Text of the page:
So, Captain America: Civil War was a resounding success at the box office in its first weekend of release, and pulled off the nearly impossible feat of not being an incoherent mess despite the presence of at least a hundred different superheroes fighting each other on-screen. But even though audiences were chiming in to declare themselves Team Cap or Team Iron Man it was another Civil War superhero, making his MCU debut, that was the focal point of a lot of the film’s praise. Spider-Man (Tom Holland) swung into the fray for the first time in a Marvel movie seemingly out of nowhere, and that isn’t a good thing.
In the middle of all the Civil War action comes the obligatory introductory sequence for Peter Parker, but, weirdly enough, it doesn’t involve radioactive spiders or the tragic death of his Uncle Ben. It isn’t the origin story we know and love, because the movie insinuates all that already happened. Instead, billionaire superhero-with-a-mechanical-suit Tony Stark suddenly shows up in Queens to chat up a surprisingly young Aunt May (Marisa Tomei) and recruit the young Parker to help fight Captain America.
Stark says he’s aware of Parker’s arachnid-based activities and wants him to aid in convincing Cap that regulated super-heroism is better than being a vigilante. After some banter about being “the little guy” in all this, and having his biggest secret exposed, Parker is inexplicably off to a German airport to brawl with a bunch of grown-ass men and women (plus a synthetic Vibranium-based humanoid) because grown-ups peer pressuring 15-year-old kids into fighting is what superheroes do now.
This Civil War Spidey has basically been met with universal admiration, which is a big red flag. Holland’s performance is admittedly great, and the folks at Marvel are geniuses for managing to weave every story together here, but don’t go thinking they reinvented the wheel by doing the most obvious casting ever. Making Peter Parker an actual teenager as a teenage superhero isn’t anything special at all, and it took two franchises of twenty-to-thirty-something Peter Parkers to realize that. But that isn’t even the biggest problem with Civil War’s Spider-Man.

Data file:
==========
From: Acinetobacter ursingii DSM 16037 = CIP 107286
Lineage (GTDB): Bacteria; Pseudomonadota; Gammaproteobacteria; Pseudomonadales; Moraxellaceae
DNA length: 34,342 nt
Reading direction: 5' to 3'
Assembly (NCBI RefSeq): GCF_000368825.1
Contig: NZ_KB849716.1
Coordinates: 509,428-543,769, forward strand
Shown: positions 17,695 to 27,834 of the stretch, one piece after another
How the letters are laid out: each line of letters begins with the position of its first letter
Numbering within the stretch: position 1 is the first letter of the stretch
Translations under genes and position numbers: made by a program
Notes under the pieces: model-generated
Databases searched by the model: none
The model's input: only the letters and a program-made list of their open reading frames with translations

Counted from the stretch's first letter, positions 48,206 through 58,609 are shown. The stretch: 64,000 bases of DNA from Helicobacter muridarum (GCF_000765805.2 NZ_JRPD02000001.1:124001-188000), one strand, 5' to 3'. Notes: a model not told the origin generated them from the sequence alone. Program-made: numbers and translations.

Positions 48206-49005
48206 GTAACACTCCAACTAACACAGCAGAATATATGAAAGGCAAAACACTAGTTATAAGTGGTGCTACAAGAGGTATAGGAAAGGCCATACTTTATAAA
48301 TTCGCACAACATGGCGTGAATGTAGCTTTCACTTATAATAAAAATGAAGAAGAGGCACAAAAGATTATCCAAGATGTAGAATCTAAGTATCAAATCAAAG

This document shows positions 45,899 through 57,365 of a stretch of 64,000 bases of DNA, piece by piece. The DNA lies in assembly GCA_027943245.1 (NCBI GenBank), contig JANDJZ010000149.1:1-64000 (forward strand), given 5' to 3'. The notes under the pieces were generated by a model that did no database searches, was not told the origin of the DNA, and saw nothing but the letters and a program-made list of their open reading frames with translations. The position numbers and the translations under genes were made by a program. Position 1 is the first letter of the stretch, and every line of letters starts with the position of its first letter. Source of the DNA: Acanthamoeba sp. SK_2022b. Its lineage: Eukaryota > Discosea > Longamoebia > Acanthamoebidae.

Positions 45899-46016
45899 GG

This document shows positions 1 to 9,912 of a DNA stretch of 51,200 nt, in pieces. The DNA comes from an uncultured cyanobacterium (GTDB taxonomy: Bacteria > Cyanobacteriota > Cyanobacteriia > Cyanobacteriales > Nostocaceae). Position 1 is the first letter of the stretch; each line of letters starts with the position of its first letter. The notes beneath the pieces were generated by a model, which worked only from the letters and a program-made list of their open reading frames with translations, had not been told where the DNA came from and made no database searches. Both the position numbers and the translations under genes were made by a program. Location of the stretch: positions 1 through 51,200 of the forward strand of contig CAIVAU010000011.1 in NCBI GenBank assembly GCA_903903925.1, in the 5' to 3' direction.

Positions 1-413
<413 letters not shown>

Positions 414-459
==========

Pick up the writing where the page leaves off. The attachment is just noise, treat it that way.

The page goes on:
The worst thing about Spider-Man in Civil War is that he’s already there, functioning in the Marvel universe as Spider-Man. Granted, blame the clumsy introduction on the behind the scenes red tape and backroom deals that limited the webslingers inclusion in the MCU until now, but at least give us a real preface regardless of whether we know how he got there or not.
An in media res Spider-Man is a highly presumptive and pompous representation of the worst exclusive tendencies of the Marvel movies. The assumption is that we don’t need to see the character’s origins, and we already know how Spider-Man came to be whether it was because of the relative failures of the previous two big-screen incarnations of the character or that it’s just ingrained in the collective pop culture consciousness.
Introducing a nearly fully realized Spider-Man in Civil War is like Marvel’s 30-second post-credits sequences writ large. If you weren’t in-the-know you’d have no idea why you have to care about the big purple dude floating in space at the end of The Avengers and its sequel. They presume you just know who Thanos is already, and that’s good enough. But presuming you know who Spider-Man is already somehow hopelessly betrays the motivations of the beloved character, especially now that the movie version of the web-head is back home with Marvel where he ostensibly belongs. Why would they not want to define him the classic way on their own terms now, and is not telling it that way any better?
Civil War is already a ridiculously packed movie, so it’s not as if they needed the spider-bites and uncles imparting wisdom there, though it’s odd that it starts with Tony Stark. Screenwriters Steve McFeely and Chris Markus told The Hollywood Reporter, “ The whole movie is long enough as it is without adding that. The mantra for us was to bring in characters when the story needed them,” which fits for this movie, but it shouldn’t be the case with Spidey’s first standalone Marvel movie: Homecoming.
Throw the origins in the opening credit sequence, or maybe even reference it in flashback. There’s no need to spell it all out again, but there’s also no need to leave it out entirely. It’s admittedly exciting to see Holland’s truthful version of Spider-Man gracing the big-screen once again. Thankfully we don’t have to deal with emo Peter Parker dancing the lambada or suddenly being a pro skater. Civil War gets a pass, but the filmmakers behind Homecoming need to remember the fundamental theme behind Spider-Man: with great power comes great responsibility. They had the power and surprisingly pulled off the best characterization of Peter Parker so far, now it’s their responsibility to do the character justice by reminding us where it all started.